Netflix's (NASDAQ:NFLX) much-hyped original series House of Cards was released earlier this month. The $100 million production is part of Netflix's strategic move to produce more original content that will attract and retain subscribers, "to become HBO (NYSE:TWX) faster than HBO can become us," as Netflix's Chief Content Officer Ted Sarandos put it.
More original series have been lined up, including the eagerly-awaited resurrection of the cult favorite comedy Arrested Development, which will be released in April. The pivot toward more original programming, made in the face of rising content acquisition, seems to have pleased Wall Street -- Netflix shares have jumped an eye-popping 100% since the start of 2013.
Given the positive reception to its original series, at least so far, one obvious question to ask concerning Netflix's content development strategy is: Are original movies next? This path would not be an unexpected one to take, especially given the company's stated intent to head down the HBO route. Besides hit series like The Sopranos and Game of Thrones, HBO has also produced many original movies, such as the Emmy Award-winning Game Change and Hemingway & Gelhorn.
Netflix's biggest direct competitor, Amazon (NASDAQ:AMZN), is also developing original movies via its Amazon Studios division. The online shopping giant even has a deal with Warner Bros Pictures: The latter will distribute films produced by Amazon Studios theatrically, though so far, no movie has yet to emerge from this pipeline.
Would it be a good idea for Netflix to produce original movies? Daedalus Howell, a media blogger and independent producer, is skeptical, pointing out that Netflix's subscription-based revenue model inherently values TV series more than movies because of the former's greater "stickiness."
"Part of what's unique about the Netflix viewing experience is the notion of 'binge viewing,' which serves content like House of Cards quite well as it converts viewers into 'experts' of a particular story world. This has tremendous social utility for the fan and often leads to evangelizing of the series in question. This behavior doesn't necessarily carry over into feature films, which are usually one-off productions," said Howell in an email interview with Minyanville.
Howell's opinion is supported by data provided by Sarandos. Last December, Sarandos said that "70% of viewing [on Netflix's streaming service] is TV shows. About one-third is movies," although he was referring to theatrical films the company licenses from movie studios, not original products.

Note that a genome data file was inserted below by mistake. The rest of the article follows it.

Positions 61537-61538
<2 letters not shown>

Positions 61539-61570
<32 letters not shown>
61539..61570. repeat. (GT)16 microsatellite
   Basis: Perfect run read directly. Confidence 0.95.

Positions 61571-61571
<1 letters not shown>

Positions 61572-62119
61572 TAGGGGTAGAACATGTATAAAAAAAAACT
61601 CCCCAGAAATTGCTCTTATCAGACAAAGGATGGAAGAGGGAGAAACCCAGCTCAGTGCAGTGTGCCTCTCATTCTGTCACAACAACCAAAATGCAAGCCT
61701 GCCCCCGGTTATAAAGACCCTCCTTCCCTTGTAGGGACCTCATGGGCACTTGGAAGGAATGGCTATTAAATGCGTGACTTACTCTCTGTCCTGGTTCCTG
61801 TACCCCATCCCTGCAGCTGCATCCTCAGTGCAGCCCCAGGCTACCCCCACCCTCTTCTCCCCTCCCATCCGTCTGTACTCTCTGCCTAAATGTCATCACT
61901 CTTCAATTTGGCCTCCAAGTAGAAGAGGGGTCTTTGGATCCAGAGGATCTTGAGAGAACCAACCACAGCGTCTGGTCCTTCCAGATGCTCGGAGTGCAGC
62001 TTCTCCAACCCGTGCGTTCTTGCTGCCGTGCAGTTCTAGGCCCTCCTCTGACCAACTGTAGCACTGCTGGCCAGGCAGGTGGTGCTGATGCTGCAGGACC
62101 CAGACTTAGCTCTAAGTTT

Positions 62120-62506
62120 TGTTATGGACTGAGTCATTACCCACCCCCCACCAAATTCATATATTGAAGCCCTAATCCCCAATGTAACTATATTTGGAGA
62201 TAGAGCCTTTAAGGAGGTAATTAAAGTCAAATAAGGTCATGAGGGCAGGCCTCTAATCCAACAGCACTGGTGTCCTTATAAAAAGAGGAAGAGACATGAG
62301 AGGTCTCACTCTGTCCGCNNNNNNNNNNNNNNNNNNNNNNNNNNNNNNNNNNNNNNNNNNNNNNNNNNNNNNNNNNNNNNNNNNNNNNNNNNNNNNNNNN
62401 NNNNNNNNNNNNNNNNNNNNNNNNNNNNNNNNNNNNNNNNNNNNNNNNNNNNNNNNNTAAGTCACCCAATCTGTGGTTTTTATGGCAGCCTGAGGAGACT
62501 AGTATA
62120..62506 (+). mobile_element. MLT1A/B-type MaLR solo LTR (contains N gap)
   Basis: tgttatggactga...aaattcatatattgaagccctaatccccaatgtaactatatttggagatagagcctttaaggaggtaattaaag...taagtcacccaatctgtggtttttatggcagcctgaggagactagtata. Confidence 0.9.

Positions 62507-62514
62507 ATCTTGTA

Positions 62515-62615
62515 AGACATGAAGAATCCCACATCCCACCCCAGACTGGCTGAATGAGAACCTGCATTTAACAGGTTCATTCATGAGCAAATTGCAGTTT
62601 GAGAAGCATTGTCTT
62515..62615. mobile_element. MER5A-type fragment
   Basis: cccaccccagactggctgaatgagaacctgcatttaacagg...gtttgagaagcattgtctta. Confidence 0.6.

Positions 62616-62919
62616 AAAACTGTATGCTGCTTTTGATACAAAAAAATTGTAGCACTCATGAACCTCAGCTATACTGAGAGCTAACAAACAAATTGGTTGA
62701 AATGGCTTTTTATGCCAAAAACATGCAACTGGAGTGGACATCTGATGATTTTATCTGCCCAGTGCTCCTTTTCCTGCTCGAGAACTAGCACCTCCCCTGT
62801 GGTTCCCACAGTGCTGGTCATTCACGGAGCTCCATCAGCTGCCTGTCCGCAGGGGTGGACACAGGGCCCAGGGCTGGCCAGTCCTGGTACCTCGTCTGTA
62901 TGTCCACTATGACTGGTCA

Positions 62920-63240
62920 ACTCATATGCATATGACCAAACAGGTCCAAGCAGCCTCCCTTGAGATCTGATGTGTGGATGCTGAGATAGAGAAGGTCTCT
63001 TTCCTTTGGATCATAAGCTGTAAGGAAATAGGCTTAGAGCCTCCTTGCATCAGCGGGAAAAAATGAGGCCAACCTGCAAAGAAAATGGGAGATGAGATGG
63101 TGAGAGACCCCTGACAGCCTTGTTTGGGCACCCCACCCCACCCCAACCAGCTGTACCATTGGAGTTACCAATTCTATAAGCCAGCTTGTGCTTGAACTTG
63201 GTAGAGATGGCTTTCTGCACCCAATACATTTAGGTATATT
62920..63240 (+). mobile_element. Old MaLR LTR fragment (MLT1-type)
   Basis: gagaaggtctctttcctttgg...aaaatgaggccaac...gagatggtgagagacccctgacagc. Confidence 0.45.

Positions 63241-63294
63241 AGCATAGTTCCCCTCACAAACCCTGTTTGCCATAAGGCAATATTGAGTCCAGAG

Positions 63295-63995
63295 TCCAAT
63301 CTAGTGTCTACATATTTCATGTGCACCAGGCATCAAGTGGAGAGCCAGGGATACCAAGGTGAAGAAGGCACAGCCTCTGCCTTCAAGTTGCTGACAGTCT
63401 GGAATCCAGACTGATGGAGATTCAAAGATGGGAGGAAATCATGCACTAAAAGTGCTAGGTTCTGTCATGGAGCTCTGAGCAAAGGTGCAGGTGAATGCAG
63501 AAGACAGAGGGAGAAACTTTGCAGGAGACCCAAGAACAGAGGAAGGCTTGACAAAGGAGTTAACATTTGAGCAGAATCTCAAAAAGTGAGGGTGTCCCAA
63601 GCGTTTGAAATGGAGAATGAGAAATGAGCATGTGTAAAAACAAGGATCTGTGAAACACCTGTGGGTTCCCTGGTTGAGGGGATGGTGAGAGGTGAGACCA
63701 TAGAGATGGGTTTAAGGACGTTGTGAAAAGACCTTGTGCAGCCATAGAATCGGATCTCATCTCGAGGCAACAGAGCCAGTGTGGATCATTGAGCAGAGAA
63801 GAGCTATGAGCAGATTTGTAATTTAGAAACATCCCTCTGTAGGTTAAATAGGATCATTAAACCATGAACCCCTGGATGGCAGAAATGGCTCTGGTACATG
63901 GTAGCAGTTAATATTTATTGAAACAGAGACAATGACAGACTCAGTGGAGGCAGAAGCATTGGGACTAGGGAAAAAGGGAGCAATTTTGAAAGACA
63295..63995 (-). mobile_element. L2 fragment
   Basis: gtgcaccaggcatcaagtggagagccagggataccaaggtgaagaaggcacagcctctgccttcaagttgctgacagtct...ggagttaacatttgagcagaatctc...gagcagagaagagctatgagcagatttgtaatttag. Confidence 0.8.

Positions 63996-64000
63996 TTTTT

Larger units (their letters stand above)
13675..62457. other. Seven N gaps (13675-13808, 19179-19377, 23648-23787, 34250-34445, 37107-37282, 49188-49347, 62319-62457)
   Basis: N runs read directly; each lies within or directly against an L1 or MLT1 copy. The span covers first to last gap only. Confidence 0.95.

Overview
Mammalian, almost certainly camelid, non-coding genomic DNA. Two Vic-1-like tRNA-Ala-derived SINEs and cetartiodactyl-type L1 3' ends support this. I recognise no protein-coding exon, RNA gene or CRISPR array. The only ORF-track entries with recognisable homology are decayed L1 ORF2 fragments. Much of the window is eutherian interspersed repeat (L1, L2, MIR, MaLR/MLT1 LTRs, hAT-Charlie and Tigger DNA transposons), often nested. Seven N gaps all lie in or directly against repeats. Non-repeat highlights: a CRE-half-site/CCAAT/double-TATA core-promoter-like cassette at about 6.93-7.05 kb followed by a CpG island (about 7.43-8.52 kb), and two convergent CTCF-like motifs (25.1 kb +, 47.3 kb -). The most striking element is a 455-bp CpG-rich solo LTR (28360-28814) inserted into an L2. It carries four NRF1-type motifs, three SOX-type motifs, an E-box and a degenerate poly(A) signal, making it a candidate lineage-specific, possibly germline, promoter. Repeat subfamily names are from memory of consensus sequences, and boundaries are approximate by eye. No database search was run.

While it's still anyone's guess how much more appealing (or not) an original movie would be compared to a House of Cards or an Arrested Development, Howell said because "Netflix has the gravitas to attract A-list talent," whether or not original movies will succeed "ultimately comes down to the particular project" and whether it will "find fans [or] serve Netflix's business needs."
In fact, Netflix once ran a small film unit, Red Envelope Entertainment, for about two years. The unit was tasked mainly with the acquisition, financing, and distribution of independent movies. For theatrical releases, the unit usually partnered with a bigger company to lower its risk profile. Red Envelope was shuttered in 2008 in part because Netflix did not want to compete with movie studios, many of whom, such as Disney (NYSE:DIS) and DreamWorks Animation (NASDAQ:DWA), it has DVD and streaming partnerships with.
Given that Netflix has since made its move toward original content, it's reasonable to assume that we'll once again get to watch Netflix original movies, although Howell doubts that they will be released theatrically.
"I'm not convinced Netflix would be comfortable ceding some control [by releasing original movies theatrically]. If it were going to amortize the expense of development, production, distribution, and marketing of a film as an exercise in 'branded entertainment,' perhaps it could be justified. Producing films for theatrical release could be an interesting brand extension but a very risky and expensive one," he said.
For now, Netflix appears to be happy with its current slate of original series. "[We] may make decisions about...[whether] we want to increase the investment on proprietary original content [or] keep it about the same [in July]...after we've launched House of Cards and after we've launched Arrested Development. So we'll take our time and for the next six months, just focus on the current originals," said Netflix CEO Reed Hastings in an earnings call in January, according to transcript provided by Seeking Alpha.
"We're staying flexible, learning, and we'll grow into original programming step-by-step."
This article by Sterling Wong published on Minyanville.
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Disclaimer: The views represented on this blog are those of the individual authors only, and do not necessarily represent the views of Schaeffer's Investment Research.